We appear to have reached a stage on the Internet in which every dictionary word and many combinations have been spoken for as domain names. So much is this so that owners of newly minted trademarks composed of common words (who have not investigated domain name availability) find themselves having to buy the corresponding domain names from holders who have anticipated them. Although there have been quixotic proceedings to capture domain names, those acquired prior to trademark acquisition cannot by definition have been registered in bad faith. There are also situations in which long-standing trademark owners of common words and combinations wake up to find that others latterly registered domain names corresponding to their trademarks.
Capturing domain names identical or confusingly similar to trademarks held by someone else depends on the particular facts of each case, but the longer a trademark owner waits the less likely it is to prevail even if the trademark predates the registration of the domain name. Instrumentation Northwest, Inc. v. INW.COM c/o Telepathy, Inc., D2012-0454 (WIPO June 1, 2012) is a representative illustration. Complainant’s trademark, INW was registered on the Principal Register in 1989 with a first use in commerce 1986. Respondent acquired in 2007 as part of a purchase of more than 70 domain names comprised of three letters in the second-level domain. The Domain Name had originally been registered by another party in May 1997 and “apparently changed hands once before Respondent registered it, along with 70 other ‘three letter dot domains’ Respondent registered that year.”
While a complainant’s delay in initiating a proceeding to claim an infringing domain name may be consequential, UDRP Panels have generally rejected laches as an affirmative defense. This is consistent with the recommendation in the WIPO Final Report that “a time bar to the bringing of claims in respect of domain names (for example, a bar on claims where the domain name registration has been unchallenged for a designated period of years) should not be introduced.” Paragraph 197. In fact, a “time bar” was rejected in a coda to “Time Limitations for Bringing Claims.” This is the view accepted by Panelists in the formative decisions. They held that “there is no room for general equitable doctrines under the Policy such as would be possessed by Courts in common law jurisdictions.” Edmunds.com, Inc. v. Ult. Search Inc., D2001-1319 (WIPO February 1, 2002).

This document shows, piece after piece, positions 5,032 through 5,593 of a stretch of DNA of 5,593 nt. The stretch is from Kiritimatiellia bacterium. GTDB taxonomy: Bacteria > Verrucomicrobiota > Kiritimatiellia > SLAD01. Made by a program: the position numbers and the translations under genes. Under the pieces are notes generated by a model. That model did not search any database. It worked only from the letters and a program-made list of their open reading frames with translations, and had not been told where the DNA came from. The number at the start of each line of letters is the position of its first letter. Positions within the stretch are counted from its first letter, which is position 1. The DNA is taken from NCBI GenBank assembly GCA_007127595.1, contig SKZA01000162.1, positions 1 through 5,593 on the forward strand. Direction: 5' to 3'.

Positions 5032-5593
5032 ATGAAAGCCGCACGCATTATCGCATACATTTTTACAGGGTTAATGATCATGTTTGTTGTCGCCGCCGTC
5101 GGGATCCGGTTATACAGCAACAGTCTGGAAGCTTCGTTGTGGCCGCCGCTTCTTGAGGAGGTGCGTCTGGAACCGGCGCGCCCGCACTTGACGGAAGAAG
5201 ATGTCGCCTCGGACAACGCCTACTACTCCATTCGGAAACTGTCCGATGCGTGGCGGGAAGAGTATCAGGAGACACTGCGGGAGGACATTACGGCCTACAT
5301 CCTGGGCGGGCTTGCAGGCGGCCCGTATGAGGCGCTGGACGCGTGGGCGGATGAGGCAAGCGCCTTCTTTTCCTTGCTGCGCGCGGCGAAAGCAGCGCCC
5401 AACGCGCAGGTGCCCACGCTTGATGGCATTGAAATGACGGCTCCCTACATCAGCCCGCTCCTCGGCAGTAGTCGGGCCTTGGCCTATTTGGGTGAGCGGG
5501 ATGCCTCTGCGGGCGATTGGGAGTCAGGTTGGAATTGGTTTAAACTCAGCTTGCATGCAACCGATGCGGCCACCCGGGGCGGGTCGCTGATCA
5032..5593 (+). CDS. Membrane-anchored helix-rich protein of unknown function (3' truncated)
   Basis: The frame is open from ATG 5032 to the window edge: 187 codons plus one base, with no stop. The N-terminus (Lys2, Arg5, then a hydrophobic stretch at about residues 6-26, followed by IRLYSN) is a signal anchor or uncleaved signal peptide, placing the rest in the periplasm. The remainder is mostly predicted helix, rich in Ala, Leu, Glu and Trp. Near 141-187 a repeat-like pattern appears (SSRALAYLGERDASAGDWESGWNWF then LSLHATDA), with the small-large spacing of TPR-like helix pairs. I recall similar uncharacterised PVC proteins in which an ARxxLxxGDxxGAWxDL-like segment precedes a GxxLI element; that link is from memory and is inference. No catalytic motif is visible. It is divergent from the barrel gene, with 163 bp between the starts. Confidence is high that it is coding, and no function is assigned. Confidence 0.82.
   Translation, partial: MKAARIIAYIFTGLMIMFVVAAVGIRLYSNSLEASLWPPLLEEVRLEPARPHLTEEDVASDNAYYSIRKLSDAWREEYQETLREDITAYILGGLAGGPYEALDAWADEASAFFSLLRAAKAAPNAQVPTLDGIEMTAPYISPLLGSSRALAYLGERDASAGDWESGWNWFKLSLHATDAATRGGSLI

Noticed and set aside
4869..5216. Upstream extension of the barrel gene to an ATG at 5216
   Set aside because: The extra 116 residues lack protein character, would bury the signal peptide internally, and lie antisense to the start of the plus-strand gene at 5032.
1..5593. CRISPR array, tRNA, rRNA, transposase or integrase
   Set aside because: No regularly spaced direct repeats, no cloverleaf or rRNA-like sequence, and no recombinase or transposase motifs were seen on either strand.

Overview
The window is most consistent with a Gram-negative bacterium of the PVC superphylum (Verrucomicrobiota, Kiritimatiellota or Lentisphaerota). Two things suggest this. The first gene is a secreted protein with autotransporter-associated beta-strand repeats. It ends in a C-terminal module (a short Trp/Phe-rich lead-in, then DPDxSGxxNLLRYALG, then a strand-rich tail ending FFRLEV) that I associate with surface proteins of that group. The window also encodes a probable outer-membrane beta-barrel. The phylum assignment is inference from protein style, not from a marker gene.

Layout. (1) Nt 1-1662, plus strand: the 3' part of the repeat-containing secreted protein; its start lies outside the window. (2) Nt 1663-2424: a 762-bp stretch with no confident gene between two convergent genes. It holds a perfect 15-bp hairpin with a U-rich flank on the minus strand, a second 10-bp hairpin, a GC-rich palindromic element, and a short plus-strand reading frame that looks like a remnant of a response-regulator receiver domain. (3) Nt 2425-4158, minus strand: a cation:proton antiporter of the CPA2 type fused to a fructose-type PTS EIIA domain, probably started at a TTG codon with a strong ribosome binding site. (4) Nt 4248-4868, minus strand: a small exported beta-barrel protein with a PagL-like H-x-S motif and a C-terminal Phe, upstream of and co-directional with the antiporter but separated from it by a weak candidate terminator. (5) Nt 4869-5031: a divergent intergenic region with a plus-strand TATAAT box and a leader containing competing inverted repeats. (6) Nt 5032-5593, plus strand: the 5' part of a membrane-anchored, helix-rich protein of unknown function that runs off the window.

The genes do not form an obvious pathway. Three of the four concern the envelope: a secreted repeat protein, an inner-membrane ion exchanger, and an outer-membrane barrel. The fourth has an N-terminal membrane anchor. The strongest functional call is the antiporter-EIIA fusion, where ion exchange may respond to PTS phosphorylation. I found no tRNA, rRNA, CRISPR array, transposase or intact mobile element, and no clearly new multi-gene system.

Nevertheless, as Instrumentation Northwest and numerous other cases illustrate dilatoriness has consequences. Delay favors respondents who over time have either established legitimate interests in the domain name, paragraph 4(c)(i) of the Policy, or against whom complainants can marshal no proof of bad faith registration. It has always been understood that the lengthier the period elapsing between domain name registration and commencing a proceeding the harder it is for a complainant to prove bad faith. As a result, Complainants are defeated by time (lack of proof) rather than laches (equitable bar).
The unavailability of laches has been increasingly questioned. In Instrumentation Northwest, the majority would have accepted the defense but “declines to rule on Respondent’s laches defense here, since it is unnecessary to do so in view of the Panel’s other rulings.” The decision continues:
Having said that, a majority of the Panel would have been prepared to apply the laches defense here, given the fact that Complainant sat on its perceived rights for many years (indeed, 15 years if one goes back to the original registration of the Domain Name). Because laches requires not only an untoward delay but also prejudice to the party asserting the defense, the Panel majority would also have to conclude that Respondent suffered prejudice as a result of the delay.
The heterodoxy that laches should be available as a defense first appears to have been articulated by a dissenting panelist in 2009. Vanguard Trademark Holdings USA LLC v. Nett Corp., FA1262162 (Nat. Arb. Forum July 26, 2009) (9 years, but the domain name was identical to the trademark). It reappeared in a unanimous 3-member Panel decision in the following year without reference to the dissenting analysis. The three member Panel in The New York Times Company v. Name Administration Inc. (BVI), FA1009001349045 (Nat. Arb. Forum November 17, 2010) allowed the defense (Complaint slept for six years) . Making reference to The New York Times, the 3-Member Panel in Harvard Lampoon, Inc. v. Reflex Publishing Inc., D2011-0716 (WIPO July 26, 2011) noted that although it has not applied the defense of laches it “has taken Complainant’s inaction [13 years] into account in deciding certain of the issues above.” The Panel’s view in The New York Times is that laches “should be expressly recognized as a valid defense in any domain dispute where the facts so warrant.” The Panel continued that there appears to be no “sound basis for ignoring the potential defense.”
The Panel in Instrumentation Northwest concluded that INW was a common word used by a Complainant in a niche market, therefore plausible that Respondent had no knowledge of its being a trademark. In addition, a Google search discovered that “inw” could be claimed by a number of businesses, a finding that undermines Complainant’s claim of bad faith registration.